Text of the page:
California is a community property state, not an equitable distribution state. This means that all assets or assets gained during the course of a marriage belong equally to both spouses and, therefore, the assets must be divided equally between the two spouses by the court in the event of divorce. Part of your divorce involves dividing your assets and debts and obtaining a formal order from the court on these issues. Part of your divorce involves dividing your assets and debts.
Property is anything you can buy or sell or that has value. For example, a house, a car or a piece of furniture. They are also things like a bank account, a pension, 401k, or shares. Community property states view all marital property as joint property regardless of title.
This means that if while you are married you buy a house (or car, boat, etc.). In a California divorce, only assets that are considered marital property are divided. Marital property includes all assets that both spouses have acquired during the duration of the marriage. The State of California is a community property state.
This means that the rules for dividing assets in a divorce are simple. Each spouse is entitled to 50 percent of the marital property. Virtually all assets, money and assets acquired during the marriage are considered marital property, with some very limited exceptions, such as an inheritance that is left to only one spouse. It doesn't matter who made the money, who bought the items or who wanted the goods; everything is considered to belong to both spouses and each is entitled to a 50% stake.
Separate property, which is property that each spouse brought to the marriage or that falls within one of the limited exceptions to community property, is maintained by the spouse to whom that particular property belongs. Separate ownership belongs to each of you individually. You don't have to divide it as part of your divorce agreement. This is because separate assets are generally classified as assets that you brought into marriage (because you had them before you married your spouse), gifts intended only for you, and inheritances.
Couples can also negotiate their own divorce settlement agreement out of court, which may not result in a 50-50 split. Community property laws simplify how to divide assets between dividing spouses by considering all assets accumulated by both parties. And in a litigated divorce, the division of assets and liabilities is determined by a family law judge. And as you have been learning, come to an agreement on what each of you feels is fair and which of your assets and liabilities are considered community versus.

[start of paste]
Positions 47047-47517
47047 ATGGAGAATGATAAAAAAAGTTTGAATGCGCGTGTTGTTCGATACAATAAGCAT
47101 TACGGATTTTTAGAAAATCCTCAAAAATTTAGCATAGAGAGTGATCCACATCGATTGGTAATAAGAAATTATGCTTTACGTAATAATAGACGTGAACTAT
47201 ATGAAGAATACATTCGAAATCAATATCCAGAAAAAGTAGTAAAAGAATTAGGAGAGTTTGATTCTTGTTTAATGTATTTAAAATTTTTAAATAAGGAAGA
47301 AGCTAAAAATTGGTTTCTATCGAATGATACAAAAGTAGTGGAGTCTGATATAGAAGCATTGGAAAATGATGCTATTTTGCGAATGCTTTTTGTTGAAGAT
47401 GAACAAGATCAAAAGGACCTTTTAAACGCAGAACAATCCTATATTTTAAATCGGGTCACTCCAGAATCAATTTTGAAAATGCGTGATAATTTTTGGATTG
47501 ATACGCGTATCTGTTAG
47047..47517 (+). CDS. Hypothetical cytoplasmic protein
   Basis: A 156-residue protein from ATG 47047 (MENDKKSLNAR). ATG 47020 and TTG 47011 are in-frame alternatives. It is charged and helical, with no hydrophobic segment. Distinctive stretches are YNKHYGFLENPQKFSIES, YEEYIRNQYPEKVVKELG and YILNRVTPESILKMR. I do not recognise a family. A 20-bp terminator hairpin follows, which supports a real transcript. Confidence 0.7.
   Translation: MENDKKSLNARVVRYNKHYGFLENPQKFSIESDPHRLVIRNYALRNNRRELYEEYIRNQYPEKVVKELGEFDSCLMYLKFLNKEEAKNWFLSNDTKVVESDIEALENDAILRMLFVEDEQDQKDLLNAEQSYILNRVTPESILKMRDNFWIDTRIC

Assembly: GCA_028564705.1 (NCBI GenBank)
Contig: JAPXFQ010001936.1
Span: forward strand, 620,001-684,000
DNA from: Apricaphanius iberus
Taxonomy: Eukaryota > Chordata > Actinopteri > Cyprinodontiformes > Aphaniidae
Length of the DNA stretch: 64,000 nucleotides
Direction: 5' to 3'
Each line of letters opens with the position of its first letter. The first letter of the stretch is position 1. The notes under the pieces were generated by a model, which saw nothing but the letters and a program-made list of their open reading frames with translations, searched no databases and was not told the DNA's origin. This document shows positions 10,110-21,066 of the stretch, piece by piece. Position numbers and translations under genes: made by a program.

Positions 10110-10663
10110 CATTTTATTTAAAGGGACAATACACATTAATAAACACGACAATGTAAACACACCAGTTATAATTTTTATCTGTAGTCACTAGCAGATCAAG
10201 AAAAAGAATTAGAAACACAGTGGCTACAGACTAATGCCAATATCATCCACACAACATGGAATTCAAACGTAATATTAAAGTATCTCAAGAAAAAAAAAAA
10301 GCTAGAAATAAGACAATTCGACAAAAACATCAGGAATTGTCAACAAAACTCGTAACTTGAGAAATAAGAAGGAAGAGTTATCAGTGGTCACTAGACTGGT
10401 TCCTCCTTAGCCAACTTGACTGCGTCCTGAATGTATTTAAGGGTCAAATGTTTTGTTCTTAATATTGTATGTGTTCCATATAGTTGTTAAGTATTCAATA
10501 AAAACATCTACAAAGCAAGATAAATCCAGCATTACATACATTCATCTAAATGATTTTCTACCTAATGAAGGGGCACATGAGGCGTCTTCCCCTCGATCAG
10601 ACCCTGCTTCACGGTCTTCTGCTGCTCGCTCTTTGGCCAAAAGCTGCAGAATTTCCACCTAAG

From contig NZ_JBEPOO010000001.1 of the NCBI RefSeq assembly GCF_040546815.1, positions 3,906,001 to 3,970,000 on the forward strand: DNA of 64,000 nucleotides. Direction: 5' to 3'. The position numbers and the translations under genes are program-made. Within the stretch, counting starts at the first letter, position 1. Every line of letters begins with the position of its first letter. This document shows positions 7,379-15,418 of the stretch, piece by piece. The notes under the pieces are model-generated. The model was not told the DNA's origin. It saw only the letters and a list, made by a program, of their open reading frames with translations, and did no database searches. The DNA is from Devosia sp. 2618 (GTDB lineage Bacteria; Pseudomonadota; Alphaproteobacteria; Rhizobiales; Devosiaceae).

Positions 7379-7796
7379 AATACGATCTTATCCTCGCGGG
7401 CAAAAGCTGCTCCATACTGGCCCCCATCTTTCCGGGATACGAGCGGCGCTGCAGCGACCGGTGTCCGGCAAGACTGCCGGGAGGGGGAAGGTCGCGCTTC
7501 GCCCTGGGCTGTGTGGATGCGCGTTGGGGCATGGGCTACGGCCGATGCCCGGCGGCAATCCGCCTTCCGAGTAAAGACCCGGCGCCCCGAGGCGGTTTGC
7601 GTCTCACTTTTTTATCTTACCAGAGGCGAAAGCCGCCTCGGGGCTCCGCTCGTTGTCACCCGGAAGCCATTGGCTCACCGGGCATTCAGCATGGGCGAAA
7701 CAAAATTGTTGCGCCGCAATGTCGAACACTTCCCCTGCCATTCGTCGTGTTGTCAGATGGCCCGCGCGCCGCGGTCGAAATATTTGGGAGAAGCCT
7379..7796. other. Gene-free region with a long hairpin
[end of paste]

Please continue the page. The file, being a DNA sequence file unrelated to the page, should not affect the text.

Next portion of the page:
If both parties understood the agreement, knew the other spouse's assets, and agreed without force, fraud or coercion, the agreement must apply in the event that the marriage ends. An experienced divorce lawyer from Irvine, CA in Brown, & Charbonneau, LLP can help you with the process of terminating your marriage and can provide you with important assistance in obtaining the property and assets you need to support yourself after your marriage ends. In divorce mediation, you decide, and you come to an agreement that you both consider fair, out of court, rather than letting a stranger decide your future. If there's one thing divorcing spouses usually agree on, it's that they both want a fair outcome.
If you hire divorce lawyers who can't help you and your spouse reach an agreement, you'll have no choice but to fight in a California court. The estate and debt part of a divorce can be complicated, especially if you have something of high value or a lot of debts. Because dividing assets and assets based on community property principles may seem unfair, couples may try to decide for themselves how they want to divide their marital assets. In order for assets to be excluded as marital property, the item must be purchased only in the name of one of the spouses and held with money separate from the marital funds.
Joe is passionate about helping couples avoid the destruction of lawyer-driven litigation and specializes in helping couples resolve issues required for divorce peacefully, fairly, and cost-effectively. But now that you're facing a divorce, you have questions about California community property and how exactly the division of assets and liabilities works. Bill is 61, Diane is 48, they've been married for 25 years, there's no dispute over premarital assets, and Diane wants a divorce. .